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Originally Posted by etcetra



2) use constant dotted quarter notes, or 3 note phrases



OK, now I'm very confused. Constant dotted quarters? What time signature are you in?

#1687768 - 05/31/11 11:56 AM Re: Help with Rhythmic prases for improv [Re: 36251]  
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You can do that on any time signature really, but 3/4 & 4/4 is good way to start. In 3/4 you are playing 2vs3. in 4/4 You might have to write it down to see where the dotted quarter note lands (you should be on 1 again after the 6th time, on beat 1 of 4th measure). It would help to do this with metronome, or better yet, have RH solo in dotted quarter notes against LH playing an ostinato or walking bass.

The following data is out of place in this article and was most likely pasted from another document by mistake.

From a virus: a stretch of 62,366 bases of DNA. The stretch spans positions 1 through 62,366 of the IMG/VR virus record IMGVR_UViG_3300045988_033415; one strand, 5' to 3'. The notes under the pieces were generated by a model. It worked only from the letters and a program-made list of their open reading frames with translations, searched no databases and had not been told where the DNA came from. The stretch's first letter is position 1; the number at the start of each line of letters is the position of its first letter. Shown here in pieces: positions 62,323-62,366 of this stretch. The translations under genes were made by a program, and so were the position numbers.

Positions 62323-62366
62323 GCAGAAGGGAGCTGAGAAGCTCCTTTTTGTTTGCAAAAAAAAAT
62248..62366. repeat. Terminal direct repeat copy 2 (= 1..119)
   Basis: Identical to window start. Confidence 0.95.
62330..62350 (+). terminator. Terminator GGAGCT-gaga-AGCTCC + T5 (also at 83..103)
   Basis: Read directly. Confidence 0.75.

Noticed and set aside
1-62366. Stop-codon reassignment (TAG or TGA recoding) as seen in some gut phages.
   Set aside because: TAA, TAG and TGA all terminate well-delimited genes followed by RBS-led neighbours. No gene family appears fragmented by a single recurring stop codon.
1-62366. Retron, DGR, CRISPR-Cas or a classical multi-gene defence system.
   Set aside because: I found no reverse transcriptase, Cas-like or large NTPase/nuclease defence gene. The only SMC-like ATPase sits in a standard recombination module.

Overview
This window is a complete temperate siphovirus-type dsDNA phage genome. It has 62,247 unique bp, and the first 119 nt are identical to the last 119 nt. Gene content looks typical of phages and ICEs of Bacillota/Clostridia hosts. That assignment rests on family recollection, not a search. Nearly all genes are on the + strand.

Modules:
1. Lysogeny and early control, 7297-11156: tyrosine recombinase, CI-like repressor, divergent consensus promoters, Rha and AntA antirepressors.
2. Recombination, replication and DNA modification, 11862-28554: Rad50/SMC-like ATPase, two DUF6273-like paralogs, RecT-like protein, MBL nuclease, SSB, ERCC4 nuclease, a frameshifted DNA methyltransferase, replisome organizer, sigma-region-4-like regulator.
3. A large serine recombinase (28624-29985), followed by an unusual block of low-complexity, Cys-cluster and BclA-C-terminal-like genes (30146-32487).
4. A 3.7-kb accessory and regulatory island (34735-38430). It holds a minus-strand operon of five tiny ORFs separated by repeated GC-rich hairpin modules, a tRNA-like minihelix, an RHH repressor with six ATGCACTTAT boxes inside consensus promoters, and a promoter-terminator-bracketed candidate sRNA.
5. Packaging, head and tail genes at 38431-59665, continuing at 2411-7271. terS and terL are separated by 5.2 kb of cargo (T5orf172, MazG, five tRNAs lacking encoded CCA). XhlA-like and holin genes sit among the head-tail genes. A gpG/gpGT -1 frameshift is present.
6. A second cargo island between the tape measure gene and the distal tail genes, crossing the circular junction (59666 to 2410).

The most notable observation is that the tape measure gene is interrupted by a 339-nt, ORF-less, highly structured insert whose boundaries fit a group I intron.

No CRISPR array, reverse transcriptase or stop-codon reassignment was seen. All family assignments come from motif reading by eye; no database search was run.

I find that it's easier to start with 3 eight note pattern first. When you get used to it, you can go to dotted quarter notes.

It's trickier on other time signature but still doable.

I can think of millions of other like grouping of 5 quatar notes in 5/4 (so basically you are playing 4vs5), 3 quater notes followed by 4, 4, and 5 quater notes, with LH playing with the RH at the beginning of the grouping (everything is still in 4/4 but you are offsetting them), or taking 5 bars of 4/4 and phrasing your line like 4 bars of 5/4...etc

Please keep in mind that while all this stuff may sound "academic", all the stuff I've described above are stuff I found while transcribing people like David Kikoski, Kenny Kirkland, Brad Mehldau..etc

Here's a video demonstrating the concepts
http://www.youtube.com/watch?v=-q9hx0CHJOg
http://www.youtube.com/watch?v=4DUtsosavpA&feature=related

Last edited by etcetra; 05/31/11 12:11 PM.
#1687907 - 05/31/11 02:59 PM Re: Help with Rhythmic prases for improv [Re: 36251]  
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Thanks for explaining. smile